The Turkmen and Uzbek SSRs joined the Soviet Union in 1925, followed by the Tajik SSR in 1929 and the Kirghiz SSR in 1936. Soviet leaders transformed the majority-Muslim region through forced collectivization of agriculture, which produced devastating famines in 1930s, and the encouragement of Russian immigration.

Following independence, strongmen have ruled these mountainous, energy-rich countries. Although economically dependent on Russia, the former republics permitted American and NATO forces to use their airspace and military facilities during the war in Afghanistan following the September 11, 2001, attacks.

Kyrgyzstan initially stood out as one of central Asia’s most democratically oriented countries after the 1991 presidential election of Asakar Akayev, who espoused liberal policies. As the country experienced a sharp economic decline, however, Akayev grew increasingly authoritarian until anti-corruption, pro-democracy protests forced him from power in the 2005 Tulip Revolution. Similar protests led Akayev’s successor to resign in 2010.

Following independence, a five-year civil war erupted in Tajikistan in 1992 between communists and an alliance of pro-Western democratic reformers and Islamists. Backed by Russian troops, current president Emomali Rahmon took power in November 1992 and has tightened control by suppressing political opponents and the press. Beset by widespread corruption, the authoritarian regime is heavily dependent on Russia for economic aid.

Fueled by large natural gas reserves that have attracted foreign investment, Turkmenistan has been among the most repressive of the former Soviet republics. Communist Party boss Saparmurat Niyazov maintained power after the Soviet Union’s collapse and perpetuated a cult of personality in which statues were erected in his likeness and days of the week and months of the year were renamed after himself and family members. After Niyazov’s 2006 death, successor Gurbanguly Berdymukhammedov maintained authoritarian rule.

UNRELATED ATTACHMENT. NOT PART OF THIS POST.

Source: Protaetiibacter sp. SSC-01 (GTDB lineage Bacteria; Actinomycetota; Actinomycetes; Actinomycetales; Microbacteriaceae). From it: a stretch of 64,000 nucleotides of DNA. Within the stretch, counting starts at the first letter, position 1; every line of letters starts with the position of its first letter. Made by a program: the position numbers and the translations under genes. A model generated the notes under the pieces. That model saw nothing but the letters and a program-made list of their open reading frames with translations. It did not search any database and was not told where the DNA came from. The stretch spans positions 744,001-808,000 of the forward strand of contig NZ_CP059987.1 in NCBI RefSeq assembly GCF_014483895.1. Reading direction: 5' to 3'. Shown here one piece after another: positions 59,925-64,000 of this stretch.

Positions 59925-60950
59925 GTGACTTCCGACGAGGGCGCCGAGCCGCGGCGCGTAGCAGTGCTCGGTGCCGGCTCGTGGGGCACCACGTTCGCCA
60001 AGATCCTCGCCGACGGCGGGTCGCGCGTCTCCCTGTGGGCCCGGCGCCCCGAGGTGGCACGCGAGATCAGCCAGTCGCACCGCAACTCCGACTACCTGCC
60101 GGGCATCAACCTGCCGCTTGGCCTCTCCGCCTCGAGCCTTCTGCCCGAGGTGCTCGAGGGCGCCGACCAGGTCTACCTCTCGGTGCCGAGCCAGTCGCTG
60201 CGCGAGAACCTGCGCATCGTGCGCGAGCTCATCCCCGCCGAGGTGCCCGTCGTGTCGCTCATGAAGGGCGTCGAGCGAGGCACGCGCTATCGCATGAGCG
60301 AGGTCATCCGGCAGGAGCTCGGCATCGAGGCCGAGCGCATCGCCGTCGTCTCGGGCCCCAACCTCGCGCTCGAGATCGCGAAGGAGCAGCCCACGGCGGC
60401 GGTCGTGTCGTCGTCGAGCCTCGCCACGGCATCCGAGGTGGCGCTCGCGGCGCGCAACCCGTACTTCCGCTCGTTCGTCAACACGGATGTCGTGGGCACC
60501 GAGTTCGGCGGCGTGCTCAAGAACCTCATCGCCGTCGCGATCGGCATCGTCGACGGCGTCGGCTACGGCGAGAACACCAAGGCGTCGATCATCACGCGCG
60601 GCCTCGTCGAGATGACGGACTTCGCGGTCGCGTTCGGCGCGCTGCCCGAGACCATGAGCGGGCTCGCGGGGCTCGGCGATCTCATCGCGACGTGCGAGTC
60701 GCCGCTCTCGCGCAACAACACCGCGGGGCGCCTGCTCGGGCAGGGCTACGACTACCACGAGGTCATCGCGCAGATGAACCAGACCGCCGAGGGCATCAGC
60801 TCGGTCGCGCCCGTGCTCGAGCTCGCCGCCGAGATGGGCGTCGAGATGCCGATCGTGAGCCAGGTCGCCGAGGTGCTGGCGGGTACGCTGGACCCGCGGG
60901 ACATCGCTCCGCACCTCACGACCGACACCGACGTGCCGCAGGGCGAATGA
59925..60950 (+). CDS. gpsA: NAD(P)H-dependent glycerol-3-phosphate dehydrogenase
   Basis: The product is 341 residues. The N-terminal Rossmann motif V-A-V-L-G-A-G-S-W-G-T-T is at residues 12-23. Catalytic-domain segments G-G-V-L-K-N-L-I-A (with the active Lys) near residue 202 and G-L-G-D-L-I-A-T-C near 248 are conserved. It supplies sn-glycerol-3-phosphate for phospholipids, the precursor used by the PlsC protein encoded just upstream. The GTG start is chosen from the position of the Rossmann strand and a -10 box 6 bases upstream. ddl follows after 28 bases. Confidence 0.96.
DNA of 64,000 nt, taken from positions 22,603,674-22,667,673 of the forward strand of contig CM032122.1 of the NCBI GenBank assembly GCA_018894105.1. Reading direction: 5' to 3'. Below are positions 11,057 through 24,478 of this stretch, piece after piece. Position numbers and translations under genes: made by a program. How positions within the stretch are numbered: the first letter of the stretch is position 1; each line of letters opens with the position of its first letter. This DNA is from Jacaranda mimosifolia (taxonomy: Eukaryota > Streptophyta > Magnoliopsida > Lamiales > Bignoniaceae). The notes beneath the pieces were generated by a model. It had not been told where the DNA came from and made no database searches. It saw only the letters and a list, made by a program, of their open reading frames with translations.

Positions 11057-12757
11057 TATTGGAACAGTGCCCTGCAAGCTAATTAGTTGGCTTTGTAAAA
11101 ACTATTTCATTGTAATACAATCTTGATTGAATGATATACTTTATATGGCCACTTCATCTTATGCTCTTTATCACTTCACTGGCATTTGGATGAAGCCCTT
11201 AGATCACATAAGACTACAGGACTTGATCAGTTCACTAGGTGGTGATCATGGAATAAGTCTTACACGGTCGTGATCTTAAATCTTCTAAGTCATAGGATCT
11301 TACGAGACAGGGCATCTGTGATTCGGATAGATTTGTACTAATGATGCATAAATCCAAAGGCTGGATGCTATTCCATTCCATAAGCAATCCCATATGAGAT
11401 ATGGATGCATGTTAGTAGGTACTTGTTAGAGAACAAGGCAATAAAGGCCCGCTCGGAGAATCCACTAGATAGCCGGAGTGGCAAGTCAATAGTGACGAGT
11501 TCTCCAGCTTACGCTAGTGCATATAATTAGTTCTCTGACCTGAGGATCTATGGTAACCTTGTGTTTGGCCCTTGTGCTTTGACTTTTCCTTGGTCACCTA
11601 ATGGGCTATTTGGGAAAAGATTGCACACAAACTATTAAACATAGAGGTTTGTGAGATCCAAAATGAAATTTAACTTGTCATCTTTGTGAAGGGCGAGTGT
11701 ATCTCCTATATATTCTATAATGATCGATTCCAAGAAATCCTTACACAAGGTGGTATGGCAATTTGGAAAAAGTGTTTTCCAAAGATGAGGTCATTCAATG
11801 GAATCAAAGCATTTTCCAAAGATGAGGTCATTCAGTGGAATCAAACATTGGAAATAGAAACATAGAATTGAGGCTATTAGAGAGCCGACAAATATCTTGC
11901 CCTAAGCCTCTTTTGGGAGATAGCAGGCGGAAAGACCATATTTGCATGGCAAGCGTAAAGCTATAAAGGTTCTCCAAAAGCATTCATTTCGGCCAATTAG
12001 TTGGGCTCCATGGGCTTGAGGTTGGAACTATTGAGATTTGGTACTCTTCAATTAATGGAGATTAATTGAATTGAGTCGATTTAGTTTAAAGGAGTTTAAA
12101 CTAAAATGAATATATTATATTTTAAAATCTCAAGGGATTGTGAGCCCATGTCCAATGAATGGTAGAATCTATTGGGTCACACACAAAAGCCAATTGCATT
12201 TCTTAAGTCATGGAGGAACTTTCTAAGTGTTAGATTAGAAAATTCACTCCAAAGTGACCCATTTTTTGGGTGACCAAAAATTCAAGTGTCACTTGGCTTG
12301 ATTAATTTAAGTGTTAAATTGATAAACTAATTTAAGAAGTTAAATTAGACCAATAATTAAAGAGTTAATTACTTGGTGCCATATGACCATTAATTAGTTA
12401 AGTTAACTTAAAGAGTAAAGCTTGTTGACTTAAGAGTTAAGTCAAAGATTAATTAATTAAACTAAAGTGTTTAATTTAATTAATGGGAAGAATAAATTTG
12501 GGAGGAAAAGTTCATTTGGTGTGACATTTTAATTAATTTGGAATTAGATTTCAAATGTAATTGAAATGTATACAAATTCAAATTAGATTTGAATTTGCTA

In Uzbekistan, Communist Party leader Islam Karimov easily won the country’s first presidential election and ruled Central Asia’s most populous country for a quarter-century until his 2016 death. Karimov’s successor, Shavkat Mirziyoyev, has continued to consolidate power and limit political opposition—while deepening ties with Russia.

Transcaucasian Countries: Armenia, Azerbaijan and Georgia

After joining the Soviet Union as part of the Transcaucasian SSR, Armenia, Azerbaijan and Georgia became separate union republics in 1936. Soviet rule brought urbanization and industrialization to the formerly agricultural region.

As the Soviet state weakened in the late 1980s, tensions flared between Armenia and Azerbaijan over Nagorno-Karabakh, an overwhelmingly Armenian enclave inside Azerbaijan. War between Armenia and Azerbaijan broke out when Nagorno-Karabakh declared its independence in 1991. An uneasy peace took effect after a 1994 cease-fire, although periodic outbreaks of violence have still occurred, including a six-week war in the autumn of 2020.

Since independence, soaring oil revenue and contracts with Western petrochemical companies have brought prosperity—and corruption—to Azerbaijan. While former Communist Party leader Heydar Aliyev and his son, Ilham, have been Azerbaijan’s sole leaders since 1993, Armenia has experienced more political turbulence, including the assassination of its prime minister inside the parliament in 1999.

Georgia became the first Soviet republic to hold a democratic election in 1991 when Soviet dissident Zviad Gamsakhurdia won the presidency. His tenure was brief, however, and a military coup brought former Soviet foreign minister Eduard Shevardnadze to power in 1992. Widespread corruption and economic instability led to the peaceable Rose Revolution in 2003 that drove Shevardnadze from power. 

Secessionist movements in the ethnic Russian enclaves of Abkhazia and South Ossetia have led to tense relations with Russia. After Russian forces crossed the border to join separatist fighters in South Ossetia in a brief war in August 2008, Georgia turned increasingly to the West and signed an association agreement with the EU in 2014.